The Music of Woodcarving
Filmmaker Deb Wallwork offers an evocative essay in response to Fergus Falls artist Charles Beck's gorgeous woodcut landscapes.
I had heard rumors about the house he build, that it spanned a little canyon. On the wrong side of the tracks in Fergus Falls, Minnesota, we drive past homes patched together from peeling paint, and climb up through the cement factory’s back lot. At the top of the hill, there’s a silver mailbox: C. Beck. A trail of faded wood steps carries one through the woods, over a ravine, and then, by extension, the path becomes a bridge becomes a porch which the snow has lightly dusted.
There, between curtains of firs, is a driftwood colored Bauhaus-style house. A life-sized wooden caroler sings from a gilded hymnbook next to the welcome mat.
Charlie Beck comes to the door in a faded flannel shirt, white hair in a flame around his head. He has the freckled complexion of a farm boy—faded, dappled, softened, and wrinkled into a pale chamois. He offers to bring us in for coffee, then changes his mind, and takes us to the studio instead.
At first glance, it is dim. It is much like any garage workshop in rural Minnesota, where cluttered work benches are pigeonholed with drawers, and punctured boards on the wall hold hooks for hanging tools. Stacks of old phone books sit on the desktop, along with paint drips, scattered quarter-inch nails, and wood shavings.
A red-and-black-checked lumber jacket hangs on a ladder-back chair. Duck decoys in various stages of disrepair congregate on a shelf, some with only a wire stump where the head has broken off.
Here, at the end of this room, the roof suddenly rises up, and light from a skylight spills down like God’s finger. It illuminates, on a battered easel, a single woodcut print of winter poplars: a pattern of notched trunks. This is the road less taken, shadowed and stately, where, between the crisscrossed branches, tiny panes of light glint and glimmer.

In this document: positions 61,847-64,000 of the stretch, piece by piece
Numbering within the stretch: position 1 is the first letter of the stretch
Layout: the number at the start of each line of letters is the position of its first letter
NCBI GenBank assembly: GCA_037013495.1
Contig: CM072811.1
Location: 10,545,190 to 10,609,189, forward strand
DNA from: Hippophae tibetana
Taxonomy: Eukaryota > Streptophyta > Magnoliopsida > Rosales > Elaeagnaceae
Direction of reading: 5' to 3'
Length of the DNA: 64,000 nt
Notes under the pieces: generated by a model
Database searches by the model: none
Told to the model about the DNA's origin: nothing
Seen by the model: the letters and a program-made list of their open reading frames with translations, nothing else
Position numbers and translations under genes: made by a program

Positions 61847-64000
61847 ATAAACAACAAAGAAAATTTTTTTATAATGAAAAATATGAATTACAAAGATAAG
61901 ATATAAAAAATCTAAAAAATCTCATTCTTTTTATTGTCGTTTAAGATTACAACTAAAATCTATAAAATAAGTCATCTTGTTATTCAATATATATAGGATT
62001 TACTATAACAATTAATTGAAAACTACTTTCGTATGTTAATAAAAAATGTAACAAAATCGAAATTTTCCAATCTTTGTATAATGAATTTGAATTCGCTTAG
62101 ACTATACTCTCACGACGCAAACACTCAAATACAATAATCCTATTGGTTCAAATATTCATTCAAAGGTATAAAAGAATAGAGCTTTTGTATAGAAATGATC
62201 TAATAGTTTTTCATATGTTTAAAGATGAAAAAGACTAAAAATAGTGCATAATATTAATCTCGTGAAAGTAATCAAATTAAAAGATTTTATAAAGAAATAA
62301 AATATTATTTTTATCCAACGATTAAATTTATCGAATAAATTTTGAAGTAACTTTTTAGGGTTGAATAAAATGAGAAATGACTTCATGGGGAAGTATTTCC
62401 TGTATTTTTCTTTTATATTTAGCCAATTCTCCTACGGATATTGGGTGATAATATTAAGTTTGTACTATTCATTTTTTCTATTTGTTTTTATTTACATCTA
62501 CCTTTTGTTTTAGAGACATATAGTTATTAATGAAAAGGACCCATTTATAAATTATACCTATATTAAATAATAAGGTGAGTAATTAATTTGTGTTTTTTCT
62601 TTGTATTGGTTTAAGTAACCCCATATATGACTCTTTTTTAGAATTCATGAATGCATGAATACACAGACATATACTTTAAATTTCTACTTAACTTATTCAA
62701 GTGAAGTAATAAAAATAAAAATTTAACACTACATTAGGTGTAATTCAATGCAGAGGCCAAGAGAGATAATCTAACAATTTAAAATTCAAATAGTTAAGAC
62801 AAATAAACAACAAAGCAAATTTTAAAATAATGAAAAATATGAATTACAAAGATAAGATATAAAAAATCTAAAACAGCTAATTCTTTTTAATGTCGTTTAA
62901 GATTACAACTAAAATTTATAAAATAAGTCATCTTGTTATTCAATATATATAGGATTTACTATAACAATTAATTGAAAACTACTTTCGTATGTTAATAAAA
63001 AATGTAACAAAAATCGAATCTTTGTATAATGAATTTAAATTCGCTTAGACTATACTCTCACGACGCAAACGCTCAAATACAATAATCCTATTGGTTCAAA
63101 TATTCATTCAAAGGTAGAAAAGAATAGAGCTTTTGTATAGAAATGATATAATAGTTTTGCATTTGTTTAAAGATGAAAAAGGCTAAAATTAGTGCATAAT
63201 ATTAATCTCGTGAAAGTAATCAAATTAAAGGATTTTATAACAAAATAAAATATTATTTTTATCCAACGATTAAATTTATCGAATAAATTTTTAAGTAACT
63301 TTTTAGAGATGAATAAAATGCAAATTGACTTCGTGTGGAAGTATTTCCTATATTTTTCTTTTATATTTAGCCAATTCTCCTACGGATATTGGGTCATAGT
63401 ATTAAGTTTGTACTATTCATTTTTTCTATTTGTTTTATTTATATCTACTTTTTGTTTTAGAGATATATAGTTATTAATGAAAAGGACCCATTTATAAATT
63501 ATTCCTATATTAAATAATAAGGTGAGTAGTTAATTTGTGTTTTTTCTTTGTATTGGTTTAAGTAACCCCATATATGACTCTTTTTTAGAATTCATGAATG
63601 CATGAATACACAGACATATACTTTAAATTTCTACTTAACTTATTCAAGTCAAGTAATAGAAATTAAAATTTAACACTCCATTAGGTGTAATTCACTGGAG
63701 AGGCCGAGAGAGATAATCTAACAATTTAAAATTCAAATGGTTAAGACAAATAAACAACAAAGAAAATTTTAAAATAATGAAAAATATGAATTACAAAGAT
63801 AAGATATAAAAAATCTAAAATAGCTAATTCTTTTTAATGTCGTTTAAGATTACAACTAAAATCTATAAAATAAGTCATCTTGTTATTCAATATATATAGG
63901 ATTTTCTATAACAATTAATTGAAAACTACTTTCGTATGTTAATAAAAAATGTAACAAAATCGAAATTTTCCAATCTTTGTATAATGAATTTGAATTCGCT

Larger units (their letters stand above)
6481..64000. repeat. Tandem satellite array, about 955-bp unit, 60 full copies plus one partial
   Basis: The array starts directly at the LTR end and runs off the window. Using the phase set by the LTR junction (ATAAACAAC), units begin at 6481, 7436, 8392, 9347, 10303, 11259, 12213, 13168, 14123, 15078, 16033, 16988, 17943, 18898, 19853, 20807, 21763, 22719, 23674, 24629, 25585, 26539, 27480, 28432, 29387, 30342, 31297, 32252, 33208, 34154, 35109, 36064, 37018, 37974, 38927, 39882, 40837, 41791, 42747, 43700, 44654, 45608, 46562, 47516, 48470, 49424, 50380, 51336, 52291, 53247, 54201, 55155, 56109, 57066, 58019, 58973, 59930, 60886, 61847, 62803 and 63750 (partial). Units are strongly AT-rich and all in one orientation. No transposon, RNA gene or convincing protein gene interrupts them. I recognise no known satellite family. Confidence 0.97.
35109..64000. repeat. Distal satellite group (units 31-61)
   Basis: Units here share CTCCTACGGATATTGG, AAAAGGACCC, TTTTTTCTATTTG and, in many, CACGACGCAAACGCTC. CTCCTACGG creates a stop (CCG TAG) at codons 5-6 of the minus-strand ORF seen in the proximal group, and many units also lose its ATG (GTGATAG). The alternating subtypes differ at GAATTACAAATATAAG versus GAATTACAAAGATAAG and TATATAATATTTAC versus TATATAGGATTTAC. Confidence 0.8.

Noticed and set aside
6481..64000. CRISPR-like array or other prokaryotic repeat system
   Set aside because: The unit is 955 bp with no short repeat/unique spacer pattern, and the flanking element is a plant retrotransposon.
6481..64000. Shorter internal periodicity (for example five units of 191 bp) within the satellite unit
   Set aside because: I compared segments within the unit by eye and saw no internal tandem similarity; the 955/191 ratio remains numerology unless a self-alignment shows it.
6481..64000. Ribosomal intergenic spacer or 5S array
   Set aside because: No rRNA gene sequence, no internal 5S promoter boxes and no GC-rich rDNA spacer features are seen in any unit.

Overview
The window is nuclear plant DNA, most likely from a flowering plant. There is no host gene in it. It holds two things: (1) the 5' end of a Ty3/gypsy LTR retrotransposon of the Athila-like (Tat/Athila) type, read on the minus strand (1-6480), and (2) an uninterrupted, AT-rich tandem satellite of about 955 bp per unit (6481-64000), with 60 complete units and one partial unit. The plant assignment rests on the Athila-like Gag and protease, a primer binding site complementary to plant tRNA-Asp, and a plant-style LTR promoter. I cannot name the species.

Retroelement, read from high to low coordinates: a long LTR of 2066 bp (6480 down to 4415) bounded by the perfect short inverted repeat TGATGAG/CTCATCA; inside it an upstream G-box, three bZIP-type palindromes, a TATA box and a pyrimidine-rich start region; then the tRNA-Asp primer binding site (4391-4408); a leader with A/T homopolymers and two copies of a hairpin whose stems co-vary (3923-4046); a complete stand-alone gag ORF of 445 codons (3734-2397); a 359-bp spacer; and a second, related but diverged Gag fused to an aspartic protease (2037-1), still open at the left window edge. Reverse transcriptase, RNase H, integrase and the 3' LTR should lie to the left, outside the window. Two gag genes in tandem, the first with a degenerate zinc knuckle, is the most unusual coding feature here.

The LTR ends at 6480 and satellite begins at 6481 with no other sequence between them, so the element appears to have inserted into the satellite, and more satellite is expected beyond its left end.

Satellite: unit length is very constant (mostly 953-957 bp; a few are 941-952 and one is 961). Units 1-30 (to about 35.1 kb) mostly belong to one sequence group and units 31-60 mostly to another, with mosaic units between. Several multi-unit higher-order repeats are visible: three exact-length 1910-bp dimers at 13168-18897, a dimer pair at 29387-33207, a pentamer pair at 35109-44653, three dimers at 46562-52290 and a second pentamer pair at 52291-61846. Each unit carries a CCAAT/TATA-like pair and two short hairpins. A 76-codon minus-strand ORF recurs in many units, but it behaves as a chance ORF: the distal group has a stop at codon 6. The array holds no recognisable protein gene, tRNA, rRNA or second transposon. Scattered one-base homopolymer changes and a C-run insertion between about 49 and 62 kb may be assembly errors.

The image crackles like wood on fire. Down at the bottom, little cuts multiply into a frenzy and dissolve perfectly into a dusting of snow under trees. Early winter, the newly fallen white page is calligraphed by clipped tips of curled up dead leaves. Only later do I see another block where, on the edge facing out, he’s written “Cathedral”.
“It still needs a little salt and pepper. A sprinkle of this or that,” Charlie says.
He likes to talk about process: “If it isn’t working, I just set it aside for a few days and come back to it. I wait until a solution occurs to me. I never force it.”
“Some people,” he says, “want work that’s realistic.” Or expect prints more meticulously registered.
“There are those who like to point out the flaws. And I tell them,” this 84-year-old master printmaker says, “I make a lot of mistakes.” He laughs. “The mistakes belong to it. They’re marvelous!”
I know what he means. It happens in editing film, too. Happy accidents. Chance breaks you out of old patterns, gives you gifts you’d never expect.
Of all the seasons, he likes late fall, he says. Transitional, liminal moments when everything is in flux.
I begin to see him as a hunter.
A man who designed a house so that the outside world echoes within. He’s a scavenger. A wild card. A modest soul. Not so different, on the surface, than his deer-hunting, farming, small-town neighbors. As professor Mark Strand put it, Charlie Beck is “a modernist in regionalist camouflage.”
In the autumn, after the leaves darken and fall, the land is more vulnerable and color becomes subtle: open fields of turned earth, the startle of a cloud, wisps of snow between the great skeletons of trees.
Quarreling geese resolve on point, and the ancient gilded light lingers over bent grasses.
“It’s this,” he waves his hand at the world around him: the trees, the fields, the little barns on hills. “It’s a feast.”
Some might wonder how he can survive, as an artist, in this distant corner of the world.
“The temptation” to art, he says, “is everywhere.”
About the writer: Deb Wallwork is is an artist, writer, and documentary filmmaker. Best known for a series of videos on Native American culture, Wallwork has received national awards and had her work screened in film festivals and on PBS. Her short film on Charles Beck, entitled simply C. Beck and co-directed with another Minnesota filmmaker Mike Hazard, just won ITVS‘s Independent Lens Online Shorts film festival. Visit Red Eye Video’s website for more information on Deb Wallwork’s current and upcoming projects.